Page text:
Today, zoning often maintains the status quo that emerged out of this continuum of predatory, race-based practices. “It doesn’t matter if you have a black mayor or a gay governor. The plumbing has been devised to distribute things differently to people,” says Fields.
He sees the current calls to maintain single-family zoning in his South Park Hill neighborhood as stemming from the same impulse, “to keep things White. You can’t get the mixture of incomes if you keep single-family zoning. We need to start allowing duplexes and triplexes in South Park Hill.” Fields points out that current zoning laws magnify the accumulation of past disadvantages.
Coming to Terms With Our Past, Looking to the Future
The racial wealth gap is reproduced across generations, often in ways that are invisible or taken for granted by Whites. For Denver’s Lotte Lieb Dula, it became visible a few years ago, when she discovered a nineteenth-century ledger among her mother’s possessions. The financial strategist in her was thrilled to read her great-great-grandfather’s “perfect penmanship” detailing the prices of tools and cotton. Until she came to page 27. There, he began listing the names of the people he owned and their estimated dollar values.
“I was stunned. I realized the stories about my ancestors had been glorified, built up like imaginary monuments to a hallowed but false Southern heritage. Just as Civil War monuments need to be torn down or reinterpreted to match history, the same is true for the narratives families like mine grew up with,” says Dula. Though a self-described “fiscal conservative,” Dula realized “I had to make reparations.” The wealth she had inherited from her maternal grandfather, she now saw, had its roots in slavery. “Generations of my family had gone to law school on money that came from plantation operations,” so she determined to “repatriate” half a million dollars.
“I analyzed the typical vocations my family had pursued over generations—law, civic service, and medicine—and the damage done to African Americans in those fields. Then I worked to create a path toward repair.” She established The William Paxton Cary Scholarship, housed at the United Negro College Fund, for African American students who wish to study law, medicine, or political science.
At the time that Dula’s ancestors were operating plantations in Mississippi and Virginia, Colorado was not yet a state. When President James Buchanan created the Colorado Territory in 1861, the South was seceding. “Our origins and our founding were at the very center of the fight for White supremacy in the US,” says Romero. He reflects on territorial governor and DU founder John Evans’ advocating for “the eradication of indigenous people,” and Colorado’s earliest governing documents.* “We embedded Jim Crow in our legal system from the very beginning. We had laws in the books in our territorial government that required White and Black schools, that prevented marriages between Whites and non-Whites.” White supremacy, Romero says, “is directly tied to the DNA of the state.” After statehood, as elsewhere, federal agencies collaborated with Colorado municipalities, school boards, lenders, businesses and others to maintain residential and educational segregation.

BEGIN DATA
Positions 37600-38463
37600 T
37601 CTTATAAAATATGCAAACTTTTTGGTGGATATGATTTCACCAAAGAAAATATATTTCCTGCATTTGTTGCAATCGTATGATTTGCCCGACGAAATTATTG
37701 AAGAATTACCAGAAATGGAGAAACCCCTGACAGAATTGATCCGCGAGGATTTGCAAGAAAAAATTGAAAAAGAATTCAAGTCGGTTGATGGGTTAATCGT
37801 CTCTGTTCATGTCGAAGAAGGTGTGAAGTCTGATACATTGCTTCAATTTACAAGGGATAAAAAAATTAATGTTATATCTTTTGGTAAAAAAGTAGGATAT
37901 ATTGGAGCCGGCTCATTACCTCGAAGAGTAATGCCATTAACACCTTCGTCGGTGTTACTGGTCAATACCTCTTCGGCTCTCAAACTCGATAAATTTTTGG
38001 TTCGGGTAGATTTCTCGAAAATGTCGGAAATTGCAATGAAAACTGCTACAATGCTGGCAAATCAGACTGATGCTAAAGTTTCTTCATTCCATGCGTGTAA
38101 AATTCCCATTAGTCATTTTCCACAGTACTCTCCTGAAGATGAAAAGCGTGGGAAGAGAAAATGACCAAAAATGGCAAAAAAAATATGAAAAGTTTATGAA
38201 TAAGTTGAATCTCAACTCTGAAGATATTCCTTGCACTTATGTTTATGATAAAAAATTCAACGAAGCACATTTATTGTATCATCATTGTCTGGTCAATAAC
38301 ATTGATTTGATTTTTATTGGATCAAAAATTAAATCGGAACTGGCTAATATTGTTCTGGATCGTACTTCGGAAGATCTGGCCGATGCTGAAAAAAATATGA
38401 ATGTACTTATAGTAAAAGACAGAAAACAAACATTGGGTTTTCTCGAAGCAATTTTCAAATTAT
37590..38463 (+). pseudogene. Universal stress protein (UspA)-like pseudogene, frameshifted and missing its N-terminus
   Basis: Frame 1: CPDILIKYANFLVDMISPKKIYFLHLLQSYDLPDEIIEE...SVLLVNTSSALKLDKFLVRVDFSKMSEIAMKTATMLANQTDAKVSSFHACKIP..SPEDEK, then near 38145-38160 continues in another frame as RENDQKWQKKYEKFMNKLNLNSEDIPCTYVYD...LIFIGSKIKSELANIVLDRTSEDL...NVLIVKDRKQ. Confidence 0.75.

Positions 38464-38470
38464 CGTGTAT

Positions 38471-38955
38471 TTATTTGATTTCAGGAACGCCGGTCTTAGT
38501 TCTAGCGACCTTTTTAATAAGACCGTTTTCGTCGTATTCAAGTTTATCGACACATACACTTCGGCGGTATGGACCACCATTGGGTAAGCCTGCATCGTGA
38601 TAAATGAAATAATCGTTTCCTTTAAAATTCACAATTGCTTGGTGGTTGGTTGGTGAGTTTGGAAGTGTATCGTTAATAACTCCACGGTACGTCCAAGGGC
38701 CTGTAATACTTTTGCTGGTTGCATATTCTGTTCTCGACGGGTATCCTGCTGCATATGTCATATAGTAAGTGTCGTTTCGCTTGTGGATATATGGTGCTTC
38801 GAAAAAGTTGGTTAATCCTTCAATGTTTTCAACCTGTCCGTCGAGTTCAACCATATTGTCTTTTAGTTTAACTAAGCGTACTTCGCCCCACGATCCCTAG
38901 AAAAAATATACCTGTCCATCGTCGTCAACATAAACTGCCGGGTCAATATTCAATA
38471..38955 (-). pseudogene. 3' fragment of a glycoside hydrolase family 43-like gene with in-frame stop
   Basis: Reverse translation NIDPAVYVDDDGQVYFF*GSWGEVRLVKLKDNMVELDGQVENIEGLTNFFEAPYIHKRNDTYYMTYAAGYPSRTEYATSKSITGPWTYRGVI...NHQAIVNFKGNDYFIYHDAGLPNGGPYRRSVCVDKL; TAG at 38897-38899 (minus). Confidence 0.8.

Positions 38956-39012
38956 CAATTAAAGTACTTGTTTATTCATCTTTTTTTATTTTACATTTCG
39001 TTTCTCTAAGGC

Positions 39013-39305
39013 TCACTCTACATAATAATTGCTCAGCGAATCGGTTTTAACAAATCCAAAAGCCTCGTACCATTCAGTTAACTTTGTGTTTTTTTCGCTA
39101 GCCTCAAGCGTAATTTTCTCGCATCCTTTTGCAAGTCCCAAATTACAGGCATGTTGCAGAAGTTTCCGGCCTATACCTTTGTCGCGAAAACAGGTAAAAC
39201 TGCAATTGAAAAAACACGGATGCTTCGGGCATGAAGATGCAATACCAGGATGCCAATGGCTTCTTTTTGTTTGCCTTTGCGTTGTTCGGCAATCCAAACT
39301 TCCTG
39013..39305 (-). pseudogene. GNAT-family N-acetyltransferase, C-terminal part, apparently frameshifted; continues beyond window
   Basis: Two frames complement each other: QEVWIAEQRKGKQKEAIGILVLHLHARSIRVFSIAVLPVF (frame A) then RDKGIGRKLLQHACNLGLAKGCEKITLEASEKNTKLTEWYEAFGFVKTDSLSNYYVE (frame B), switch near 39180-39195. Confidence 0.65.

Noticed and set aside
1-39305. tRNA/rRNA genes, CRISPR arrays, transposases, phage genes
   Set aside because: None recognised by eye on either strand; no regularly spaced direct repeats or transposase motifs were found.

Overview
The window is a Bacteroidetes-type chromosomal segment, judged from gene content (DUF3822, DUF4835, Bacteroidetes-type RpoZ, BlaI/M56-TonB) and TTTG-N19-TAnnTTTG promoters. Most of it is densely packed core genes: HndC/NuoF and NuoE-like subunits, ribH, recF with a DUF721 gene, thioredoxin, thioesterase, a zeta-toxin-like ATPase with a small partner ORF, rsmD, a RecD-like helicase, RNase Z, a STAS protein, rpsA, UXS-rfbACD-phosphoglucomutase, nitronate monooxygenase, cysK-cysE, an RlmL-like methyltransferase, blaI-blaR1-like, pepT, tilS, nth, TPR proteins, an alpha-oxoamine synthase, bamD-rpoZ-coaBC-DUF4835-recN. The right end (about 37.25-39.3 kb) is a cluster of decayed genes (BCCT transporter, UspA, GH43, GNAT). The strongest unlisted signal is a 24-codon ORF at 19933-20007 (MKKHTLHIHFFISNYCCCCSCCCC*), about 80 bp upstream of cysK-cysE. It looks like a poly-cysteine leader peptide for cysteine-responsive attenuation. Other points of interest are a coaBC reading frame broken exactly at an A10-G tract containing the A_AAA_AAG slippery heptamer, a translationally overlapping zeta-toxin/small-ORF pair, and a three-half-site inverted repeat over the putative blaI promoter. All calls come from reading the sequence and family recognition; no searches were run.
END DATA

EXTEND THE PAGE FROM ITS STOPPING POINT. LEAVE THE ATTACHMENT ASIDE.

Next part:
Dula’s soul-searching led her to recognize how little contact she had with African Americans. “Like many people, I didn’t consider myself racist, but if you looked at my life, that wasn’t the case. I avoided race as an issue.” She credits Fields, in part, for her new understanding that “true racial healing comes about when Black and White people work together in relationship. That’s a really critical step. You can’t do this by staying in your White bubble.” She encourages Whites to examine their own histories and “start by making small reparative contributions.”
Reparations is not a partisan issue. “President Ronald Reagan signed the Civil Liberties Act of 1988, which acknowledged and paid reparations to Japanese-Americans who were interned and removed from their homes all along the West Coast,” says Romero. About 82,000 US citizens of Japanese descent received one-time payments and an apology from the federal government for what the Act deemed were actions based in part on “race prejudice.”
Fields is working locally to change hearts, minds, and perceptions. Rather than wait for federal leadership on reparations, the DBRC will work to shift the local picture of reparations. “That’s how movements really gain traction. They have local, grassroots things going on and connect to each other,” he says. The DBRC will support nonprofits as well as “the edgewalkers—those who are trying to bring something new into existence—and give them an opportunity to get their momentum going and begin to grow and germinate.”
*Note: All those interviewed spoke to the need for reparations to the Native Americans whose land we live on. The East Colfax Neighborhood Association maintains a reparations fund in recognition of Denver’s original inhabitants, including the Ute, Cheyenne, and Arapahoe tribes. To donate go to https://www.eastcolfaxneighborhood.org/copy-of-our-neighborhood-history.